Holding someone’s hand doesn’t buy you much these days: Donald Trump has thrown his weight behind efforts by the governments of Argentina, New Zealand, and Brazil to disrupt a deal between the 27 remaining nations of the European Union and the United Kingdom to divide their pre-agreed agricultural quotas at the WTO between themselves, facilitating a smooth exit from the bloc for British farming.
Trump’s reasoning? Like Brasilia, Buenos Aires and Wellington, the administration in Washington wants to use Brexit as an opportunity to open up the British consumer market to their agricultural products. In forcing the United Kingdom to start afresh at the WTO, they can lobby for greater access to British supermarkets.
In many cases, there is no public health difference between different food regulations. Take the row over chlorine-washed chicken: it’s just as safe to eat as chicken prepared under EU regulation. But in the United States, consumers can only choose to buy chickens prepared the American way, while in the EU, it’s only EU-regulation friendly chicken that is on the shelves. Most countries also erect quotas to protect their own domestic agricultural industries.
Now countries across the world hope that Brexit is an opportunity for more Argentinian beef, more New Zealand lamb, and more American chicken in British supermarkets. For British consumers, this is unambiguously good news. A wider choice of products means price competition, which means that the food in supermarkets will be cheaper. So, great news, right?
For the United Kingdom in the round, perhaps. (I’m deliberately neglecting the questions about whether the UK, for environmental or defence-related reasons, want to preserve and even expand the size of its domestic agricultural production as it’s besides the point being raised here.) But for the Conservatives, it’s not good news at all. Why?
Well, because for British farmers, it isn’t good news. While the United Kingdom could liberalise what food we sell here, it can’t liberalise what food is bought over there. There will still be sharp restrictions about what British farmers can sell into the European Union, the nations of the Commonwealth, and the likes of Brazil and Argentina.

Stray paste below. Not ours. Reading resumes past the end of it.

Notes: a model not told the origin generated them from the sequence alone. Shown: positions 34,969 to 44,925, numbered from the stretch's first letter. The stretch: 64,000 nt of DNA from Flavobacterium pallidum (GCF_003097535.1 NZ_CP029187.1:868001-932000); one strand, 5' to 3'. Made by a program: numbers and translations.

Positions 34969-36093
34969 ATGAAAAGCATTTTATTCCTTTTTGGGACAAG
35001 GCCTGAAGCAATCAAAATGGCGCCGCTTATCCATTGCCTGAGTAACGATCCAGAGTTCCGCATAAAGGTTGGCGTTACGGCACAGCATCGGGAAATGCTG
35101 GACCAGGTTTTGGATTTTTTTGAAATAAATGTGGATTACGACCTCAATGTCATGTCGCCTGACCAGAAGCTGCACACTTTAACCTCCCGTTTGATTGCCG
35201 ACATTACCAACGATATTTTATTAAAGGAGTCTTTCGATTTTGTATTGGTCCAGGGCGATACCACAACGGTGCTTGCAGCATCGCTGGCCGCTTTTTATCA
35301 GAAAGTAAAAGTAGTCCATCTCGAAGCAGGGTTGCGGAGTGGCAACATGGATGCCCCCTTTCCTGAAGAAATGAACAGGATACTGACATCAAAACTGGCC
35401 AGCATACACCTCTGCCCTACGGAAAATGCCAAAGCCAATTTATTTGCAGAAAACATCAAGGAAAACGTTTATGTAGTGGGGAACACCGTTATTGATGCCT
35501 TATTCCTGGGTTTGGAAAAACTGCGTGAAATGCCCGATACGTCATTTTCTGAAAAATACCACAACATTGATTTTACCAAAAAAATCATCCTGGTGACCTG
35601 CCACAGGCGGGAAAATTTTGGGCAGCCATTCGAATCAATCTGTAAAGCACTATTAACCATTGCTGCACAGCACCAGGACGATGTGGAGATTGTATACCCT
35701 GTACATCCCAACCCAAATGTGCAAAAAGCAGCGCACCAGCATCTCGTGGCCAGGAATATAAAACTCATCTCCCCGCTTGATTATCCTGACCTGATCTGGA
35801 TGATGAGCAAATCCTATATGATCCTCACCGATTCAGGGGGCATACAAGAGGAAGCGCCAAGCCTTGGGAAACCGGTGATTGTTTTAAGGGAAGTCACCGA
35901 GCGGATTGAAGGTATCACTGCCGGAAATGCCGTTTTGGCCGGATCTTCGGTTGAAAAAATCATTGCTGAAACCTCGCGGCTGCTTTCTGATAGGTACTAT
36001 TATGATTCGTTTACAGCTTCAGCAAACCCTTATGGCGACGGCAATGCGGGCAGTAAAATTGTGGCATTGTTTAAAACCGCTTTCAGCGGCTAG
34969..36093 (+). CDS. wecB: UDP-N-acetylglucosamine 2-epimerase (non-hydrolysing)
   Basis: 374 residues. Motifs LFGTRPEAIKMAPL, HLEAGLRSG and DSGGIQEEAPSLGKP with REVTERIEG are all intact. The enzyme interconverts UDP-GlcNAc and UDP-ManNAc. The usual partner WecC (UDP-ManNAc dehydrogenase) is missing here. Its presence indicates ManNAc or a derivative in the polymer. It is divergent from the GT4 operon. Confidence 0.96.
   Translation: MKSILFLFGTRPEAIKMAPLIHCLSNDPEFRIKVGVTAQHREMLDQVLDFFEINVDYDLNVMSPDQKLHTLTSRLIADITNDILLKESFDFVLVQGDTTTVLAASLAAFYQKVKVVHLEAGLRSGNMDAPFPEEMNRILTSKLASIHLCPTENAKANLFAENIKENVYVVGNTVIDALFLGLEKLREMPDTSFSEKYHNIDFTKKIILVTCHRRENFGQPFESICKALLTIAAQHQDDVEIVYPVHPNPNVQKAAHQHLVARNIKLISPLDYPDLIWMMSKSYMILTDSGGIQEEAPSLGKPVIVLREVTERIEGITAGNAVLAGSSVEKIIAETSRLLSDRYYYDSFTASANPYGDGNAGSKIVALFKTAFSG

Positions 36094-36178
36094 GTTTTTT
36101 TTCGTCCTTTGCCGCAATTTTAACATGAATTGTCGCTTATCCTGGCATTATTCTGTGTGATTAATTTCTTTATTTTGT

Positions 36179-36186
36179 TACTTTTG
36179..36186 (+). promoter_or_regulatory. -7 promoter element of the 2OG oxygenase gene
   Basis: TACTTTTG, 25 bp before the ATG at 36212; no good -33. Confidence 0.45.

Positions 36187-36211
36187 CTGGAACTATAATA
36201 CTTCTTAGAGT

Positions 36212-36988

That may restrict British farmers to either one other market or the domestic market solely. That in the domestic market the effects of competition will push food prices lower will further increase the pressure on farming.
Now, of course it may be that decreasing the cost of the average family’s weekly shop raises the number of people feeling prosperous, and thus willing to reward the incumbent government. But the difficulty is that thanks to the British electoral system, not all votes are created equal.
If falling food prices make a bunch of people in Diane Abbott’s Hackney North constituency more pro-Conservative, and 15,000 people switch from Labour to Conservative, you’ve still got a fairly healthy Labour majority. But if for those 15,000 people in Hackney North, 13,000 make the switch in the other direction in Gavin Williamson’s South Staffordshire seat, then a Conservative stronghold becomes a Labour-held marginal.
This is why talk of the Conservatives doing better “from a successful Brexit” misses the point slightly. There are plenty of possible economically successful Brexits for the United Kingdom in the round that are electorally painful for the Conservative Party. (An economically unsuccessful Brexit is also electorally painful for reasons too obvious to go into here.)
As I’ve written before, the arguments over Brexit, and the electoral difficulties it poses for the party implementing it, will linger long after we leave the EU. Trump is just the latest politician to demonstrate why.